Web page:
West Virginians Still Need Water After Coal Chemical Spill

By: Tuesday January 21, 2014 5:46 pm

So little is known about 4-MCHM that regulators didn’t even know it’s boiling point. Now scientists are scrambling to find out how the chemical reacts with the chlorine in the municipal water system, and whether the chemical has leached into water heaters and water pipes in people’s homes. Authorities recommend that all pipes that have come in contact with the pollutant be flushed, including water heaters and outdoor faucets.

However, West Virginia American Water, the company that owns the water treatment facility contaminated by the coal chemical, is only offering a 10 dollar credit (1000 gallons) to consumers. The cost of flushing homes will therefore fall on already struggling West Virginians.

 

FDL Book Salon Welcomes Kate Brown, Plutopia: Nuclear Families, Atomic Cities, and the Great Soviet and American Plutonium Disasters

By: Saturday June 8, 2013 1:59 pm

Kate Brown’s Plutopia is the tale of two atomic cities — twin siblings of the Cold War, created for the purpose of harvesting the plutonium that fueled the post-war nuclear arms race.

The top-secret reactors at the Pentagon’s Hanford plutonium plant lead to the creation of Richland, a planned city built in the wind-scraped wastelands of Washington State. The residents – all white and privileged – lived in a perfectly landscaped consumers’ paradise complete with federally subsidized housing and free medical care. Russia’s plutopia was called Ozersk. It was built in the Urals, near the plutonium mills of Maiak, and it was so secret it didn’t appear on official maps.

New Documents Show Exxon Knew of Contamination, Claimed Lake Conway Was “Oil-Free”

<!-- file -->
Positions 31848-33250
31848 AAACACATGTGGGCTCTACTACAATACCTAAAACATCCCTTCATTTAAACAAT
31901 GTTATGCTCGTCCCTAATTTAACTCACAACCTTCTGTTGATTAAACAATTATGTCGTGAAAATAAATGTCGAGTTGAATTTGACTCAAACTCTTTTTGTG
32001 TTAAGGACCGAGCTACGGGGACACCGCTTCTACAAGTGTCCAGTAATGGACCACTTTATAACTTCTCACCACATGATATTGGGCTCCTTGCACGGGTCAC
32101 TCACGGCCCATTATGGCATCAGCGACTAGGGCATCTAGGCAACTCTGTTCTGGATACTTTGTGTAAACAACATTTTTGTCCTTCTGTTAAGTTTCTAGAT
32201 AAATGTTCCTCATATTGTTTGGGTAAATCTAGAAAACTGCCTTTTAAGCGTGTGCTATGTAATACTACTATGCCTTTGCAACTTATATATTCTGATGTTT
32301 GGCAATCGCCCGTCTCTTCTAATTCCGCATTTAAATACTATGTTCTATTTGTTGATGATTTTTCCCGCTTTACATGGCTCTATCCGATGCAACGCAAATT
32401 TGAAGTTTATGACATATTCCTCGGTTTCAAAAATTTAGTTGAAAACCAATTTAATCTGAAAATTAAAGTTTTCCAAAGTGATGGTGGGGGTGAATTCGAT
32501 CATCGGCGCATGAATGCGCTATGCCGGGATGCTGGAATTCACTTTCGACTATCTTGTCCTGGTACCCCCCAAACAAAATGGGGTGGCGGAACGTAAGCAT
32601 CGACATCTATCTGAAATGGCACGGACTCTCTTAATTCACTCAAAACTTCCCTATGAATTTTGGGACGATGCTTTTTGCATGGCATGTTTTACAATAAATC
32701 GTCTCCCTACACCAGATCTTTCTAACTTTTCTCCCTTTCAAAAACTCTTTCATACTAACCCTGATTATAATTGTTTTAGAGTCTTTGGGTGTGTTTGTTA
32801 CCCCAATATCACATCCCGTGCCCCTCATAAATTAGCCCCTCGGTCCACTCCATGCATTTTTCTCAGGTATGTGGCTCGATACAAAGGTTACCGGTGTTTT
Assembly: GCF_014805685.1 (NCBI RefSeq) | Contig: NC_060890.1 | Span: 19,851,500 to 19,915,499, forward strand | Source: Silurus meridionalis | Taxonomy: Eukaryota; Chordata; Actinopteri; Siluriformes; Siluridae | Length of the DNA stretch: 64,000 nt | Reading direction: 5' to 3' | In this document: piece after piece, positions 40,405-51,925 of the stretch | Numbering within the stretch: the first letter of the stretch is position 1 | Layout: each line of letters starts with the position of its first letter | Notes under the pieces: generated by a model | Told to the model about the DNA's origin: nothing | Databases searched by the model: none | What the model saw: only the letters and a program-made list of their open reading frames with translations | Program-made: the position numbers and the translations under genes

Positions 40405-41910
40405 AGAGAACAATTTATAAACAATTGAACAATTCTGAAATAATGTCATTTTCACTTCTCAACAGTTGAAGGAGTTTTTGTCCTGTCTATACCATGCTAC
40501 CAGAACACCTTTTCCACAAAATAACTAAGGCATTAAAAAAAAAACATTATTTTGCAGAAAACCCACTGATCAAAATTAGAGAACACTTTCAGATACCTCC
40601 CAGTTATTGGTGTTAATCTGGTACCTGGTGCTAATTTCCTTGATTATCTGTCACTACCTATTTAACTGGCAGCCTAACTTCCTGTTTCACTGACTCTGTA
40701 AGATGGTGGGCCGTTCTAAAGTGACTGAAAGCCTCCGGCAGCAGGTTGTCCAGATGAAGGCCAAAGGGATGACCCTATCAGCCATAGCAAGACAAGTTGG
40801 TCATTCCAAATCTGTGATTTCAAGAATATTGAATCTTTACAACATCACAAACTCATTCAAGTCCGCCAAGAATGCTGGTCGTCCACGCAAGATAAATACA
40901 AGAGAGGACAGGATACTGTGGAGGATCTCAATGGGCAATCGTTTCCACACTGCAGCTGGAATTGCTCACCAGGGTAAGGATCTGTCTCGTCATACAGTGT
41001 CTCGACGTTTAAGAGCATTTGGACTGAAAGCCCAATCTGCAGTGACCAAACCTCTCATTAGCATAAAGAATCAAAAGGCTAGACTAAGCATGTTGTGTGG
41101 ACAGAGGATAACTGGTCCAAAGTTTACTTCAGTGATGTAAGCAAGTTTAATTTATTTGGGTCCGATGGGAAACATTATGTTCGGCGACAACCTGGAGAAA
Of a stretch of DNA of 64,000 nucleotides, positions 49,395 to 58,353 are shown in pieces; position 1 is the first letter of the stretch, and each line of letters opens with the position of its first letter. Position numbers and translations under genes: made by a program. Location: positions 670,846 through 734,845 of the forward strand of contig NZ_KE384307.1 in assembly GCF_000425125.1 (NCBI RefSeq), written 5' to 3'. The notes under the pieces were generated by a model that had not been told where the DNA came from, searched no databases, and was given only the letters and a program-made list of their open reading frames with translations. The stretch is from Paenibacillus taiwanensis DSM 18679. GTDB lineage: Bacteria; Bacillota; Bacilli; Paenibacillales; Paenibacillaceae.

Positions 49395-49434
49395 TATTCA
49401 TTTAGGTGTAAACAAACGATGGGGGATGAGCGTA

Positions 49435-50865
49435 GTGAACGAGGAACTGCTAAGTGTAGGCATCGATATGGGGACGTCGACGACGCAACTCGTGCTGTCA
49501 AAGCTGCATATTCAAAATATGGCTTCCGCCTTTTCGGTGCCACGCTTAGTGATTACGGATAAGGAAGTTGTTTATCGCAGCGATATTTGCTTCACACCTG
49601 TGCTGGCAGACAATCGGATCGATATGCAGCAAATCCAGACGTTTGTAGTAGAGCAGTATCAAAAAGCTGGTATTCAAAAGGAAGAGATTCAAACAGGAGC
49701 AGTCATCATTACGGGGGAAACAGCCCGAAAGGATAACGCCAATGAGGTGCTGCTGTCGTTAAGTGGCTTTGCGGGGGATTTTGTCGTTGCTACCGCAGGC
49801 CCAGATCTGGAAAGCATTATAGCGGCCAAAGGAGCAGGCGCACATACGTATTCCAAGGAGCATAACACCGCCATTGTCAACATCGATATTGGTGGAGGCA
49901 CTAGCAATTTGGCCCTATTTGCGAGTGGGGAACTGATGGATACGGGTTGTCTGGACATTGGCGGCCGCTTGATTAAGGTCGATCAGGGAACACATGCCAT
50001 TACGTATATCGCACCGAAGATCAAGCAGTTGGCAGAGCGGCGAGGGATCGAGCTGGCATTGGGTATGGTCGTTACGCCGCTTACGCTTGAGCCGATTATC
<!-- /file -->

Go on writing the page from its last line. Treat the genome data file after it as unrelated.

By: Tuesday May 21, 2013 6:35 pm

On March 29 ExxonMobil, the most profitable company in the world, spilled at least 210,000 gallons of tar sands crude oil from an underground pipeline in Mayflower, Arkansas. The pipeline was carrying tar sands oil from Canada, which flooded family residences in Mayflower in thick tarry crude. Exxon’s tar sands crude also ran into Lake Conway, which sits about an eighth of a mile from where Exxon’s pipeline ruptured.

FDL Movie Night: The Age of Aluminum

By: Monday April 1, 2013 4:59 pm

Aluminum: The most abundant metal on earth. And it has no natural, biological purpose. But over the past 100 years aluminum has become a necessity for modern life. We use aluminum in industry, packaging, medicine, and cosmetics. But from its mining through its manufacture to its use, it is also an incredibly destructive metal. It’s a substance that is used to produce allergies in lab animals, and aluminum’s appearance in drinking water is linked to Alzheimer’s disease and increased cancer rates.

Something Fishy: CRS Report Downplays Fukushima’s Effect on US Marine Environment

By: Saturday April 7, 2012 11:30 am

Late Thursday, the United States Coast Guard reported that they had successfully scuttled the Ryou-Un Maru, the Japanese “Ghost Ship” that had drifted into US waters after being torn from its moorings by the tsunami that followed the Tohoku earthquake over a year ago. The 200-foot fishing trawler, which was reportedly headed for scrap before it was swept away, was seen as potentially dangerous as it drifted near busy shipping lanes.

Coincidentally, the “disappearing” of the Ghost Ship came during the same week the Congressional Research Service (CRS) released its report on the effects of the Fukushima Daiichi nuclear disaster on the US marine environment, and, frankly, the metaphor couldn’t be more perfect.

The Party Line: Japan Nuclear Crisis Continues, Highlighting More Potential Dangers in US

By: Friday August 19, 2011 3:00 pm

Imagine, if you will, living somewhat close to a nuclear reactor—not right next door, but close enough—and then imagine that an accident at that reactor causes a large release of radioactive isotopes into the atmosphere. Certainly scary, but maybe less scary because you know your government has computer models that show where the nuclear fallout will blow and fall, and they explain that the amounts that will blow and fall on you are negligible.

Sure, you might think twice about that reassurance, but it is not like they are saying everything is OK. The government, after all, did evacuate some people based on their fallout models. . . so they are on top of it.

What Would You Do if Someone Tried to Feed E. Coli to Your Children?

By: Monday July 4, 2011 10:45 am

Yes the Republicans in the Congress want to take the burden off of agribusiness and put it back where it belongs, on the helpless consumer. When there is a very effective and frankly cheep program that tests 15 times the number of crops for E. Coli, well that program has got to go!

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